Since 1951, the Savannah River Site has served as an invaluable outdoor laboratory for SREL researchers and others. The facility’s large size (302 square miles), habitat diversity, and mix of natural and industrial areas provide many opportunities to study both natural ecological processes and human impacts. In recognition of its unique value, in 1972 the Savannah River Site was designated as the nation’s first National Environmental Research Park (NERP).
Approximately 10 percent of the SRS has been developed for DOE industrial activities; the remaining 90 percent encompasses a variety of Upper Coastal Plain ecosystems from floodplain forests to Fall Line sandhills, blackwater streams, upland hardwoods, pine forests, old fields, and over 300 geographically isolated wetlands. The majority of SRS is managed for forestry and wildlife by the USDA Forest Service. Other areas are managed exclusively for research as part of the DOE Research Set-Aside Program, a network of 30 research areas within the SRS. Information on soils, vegetation, sensitive species, site history/influences, and research history are readily available for each of the 30 Set-Aside Areas.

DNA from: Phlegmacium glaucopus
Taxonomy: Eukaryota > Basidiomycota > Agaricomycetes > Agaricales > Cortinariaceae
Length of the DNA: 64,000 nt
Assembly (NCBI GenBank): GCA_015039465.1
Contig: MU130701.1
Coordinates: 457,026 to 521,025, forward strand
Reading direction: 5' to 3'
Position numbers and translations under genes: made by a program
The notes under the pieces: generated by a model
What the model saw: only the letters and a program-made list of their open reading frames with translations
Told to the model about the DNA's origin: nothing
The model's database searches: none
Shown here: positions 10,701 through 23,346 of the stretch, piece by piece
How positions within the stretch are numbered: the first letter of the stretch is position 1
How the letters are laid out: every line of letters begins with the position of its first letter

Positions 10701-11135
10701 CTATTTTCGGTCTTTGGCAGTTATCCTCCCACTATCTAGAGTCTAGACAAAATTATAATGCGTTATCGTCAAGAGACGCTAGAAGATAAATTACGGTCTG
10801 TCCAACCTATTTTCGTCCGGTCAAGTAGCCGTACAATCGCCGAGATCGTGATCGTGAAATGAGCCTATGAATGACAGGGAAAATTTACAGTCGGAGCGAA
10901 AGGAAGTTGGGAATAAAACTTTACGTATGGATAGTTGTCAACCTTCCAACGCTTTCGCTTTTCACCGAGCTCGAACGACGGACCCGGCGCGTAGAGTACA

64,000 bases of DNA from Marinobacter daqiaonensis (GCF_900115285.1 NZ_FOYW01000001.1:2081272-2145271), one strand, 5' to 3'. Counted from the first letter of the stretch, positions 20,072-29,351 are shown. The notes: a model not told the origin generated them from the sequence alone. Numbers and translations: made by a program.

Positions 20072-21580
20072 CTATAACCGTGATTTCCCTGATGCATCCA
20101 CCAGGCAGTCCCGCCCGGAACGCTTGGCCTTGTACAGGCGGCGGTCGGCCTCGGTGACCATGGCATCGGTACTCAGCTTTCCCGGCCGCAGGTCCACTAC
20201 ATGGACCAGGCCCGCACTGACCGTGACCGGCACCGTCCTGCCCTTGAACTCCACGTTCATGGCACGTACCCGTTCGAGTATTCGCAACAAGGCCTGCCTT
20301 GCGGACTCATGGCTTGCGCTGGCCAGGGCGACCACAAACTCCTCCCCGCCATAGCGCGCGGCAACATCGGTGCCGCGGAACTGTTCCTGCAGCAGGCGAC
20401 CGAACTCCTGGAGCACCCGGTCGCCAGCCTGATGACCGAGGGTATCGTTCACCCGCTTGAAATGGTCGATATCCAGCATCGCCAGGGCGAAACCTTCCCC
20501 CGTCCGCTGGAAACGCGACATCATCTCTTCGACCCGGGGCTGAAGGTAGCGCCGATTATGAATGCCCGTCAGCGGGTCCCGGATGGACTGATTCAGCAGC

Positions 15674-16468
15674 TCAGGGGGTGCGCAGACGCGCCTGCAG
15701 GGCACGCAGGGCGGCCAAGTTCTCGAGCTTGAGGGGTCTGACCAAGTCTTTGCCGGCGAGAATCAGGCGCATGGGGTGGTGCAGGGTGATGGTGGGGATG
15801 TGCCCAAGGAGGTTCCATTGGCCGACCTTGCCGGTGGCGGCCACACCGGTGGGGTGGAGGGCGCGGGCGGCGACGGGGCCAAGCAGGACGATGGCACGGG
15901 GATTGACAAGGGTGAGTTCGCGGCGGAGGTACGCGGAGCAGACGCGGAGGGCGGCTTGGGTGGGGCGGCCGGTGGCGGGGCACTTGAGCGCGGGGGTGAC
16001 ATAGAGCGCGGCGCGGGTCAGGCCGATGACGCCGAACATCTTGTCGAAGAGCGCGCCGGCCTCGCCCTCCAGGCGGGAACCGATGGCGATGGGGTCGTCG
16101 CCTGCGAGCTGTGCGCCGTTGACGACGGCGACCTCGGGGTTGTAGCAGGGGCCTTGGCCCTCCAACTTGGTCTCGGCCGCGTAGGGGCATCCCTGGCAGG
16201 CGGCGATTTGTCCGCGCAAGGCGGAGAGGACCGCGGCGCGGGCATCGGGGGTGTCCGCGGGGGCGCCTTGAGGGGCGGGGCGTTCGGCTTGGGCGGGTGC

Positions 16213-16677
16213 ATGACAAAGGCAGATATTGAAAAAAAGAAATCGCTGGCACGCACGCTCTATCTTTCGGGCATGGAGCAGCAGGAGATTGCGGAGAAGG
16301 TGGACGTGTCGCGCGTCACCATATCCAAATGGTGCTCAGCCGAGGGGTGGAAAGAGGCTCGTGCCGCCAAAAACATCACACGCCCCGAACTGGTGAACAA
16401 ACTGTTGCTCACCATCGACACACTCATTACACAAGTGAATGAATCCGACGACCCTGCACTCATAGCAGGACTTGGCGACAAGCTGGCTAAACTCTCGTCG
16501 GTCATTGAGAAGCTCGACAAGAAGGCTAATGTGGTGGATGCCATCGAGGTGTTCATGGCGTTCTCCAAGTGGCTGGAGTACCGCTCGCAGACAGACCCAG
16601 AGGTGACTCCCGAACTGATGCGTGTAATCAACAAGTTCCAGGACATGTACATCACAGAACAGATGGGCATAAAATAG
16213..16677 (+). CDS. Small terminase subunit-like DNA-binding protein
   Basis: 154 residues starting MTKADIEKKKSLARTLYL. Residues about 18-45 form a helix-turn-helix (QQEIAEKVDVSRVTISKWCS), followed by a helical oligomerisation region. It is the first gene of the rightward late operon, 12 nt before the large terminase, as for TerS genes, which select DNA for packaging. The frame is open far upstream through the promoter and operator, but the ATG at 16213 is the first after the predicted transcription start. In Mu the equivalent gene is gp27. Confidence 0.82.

Within SRS, researchers have access to a variety of GIS resources to support field research, and since the 1990s SREL has maintained an in-house data archive of research studies, many of them conducted at SRS.
For additional information about field research opportunities at the SRS, contact Margaret Wead at 803.725.2472 or email email@example.com.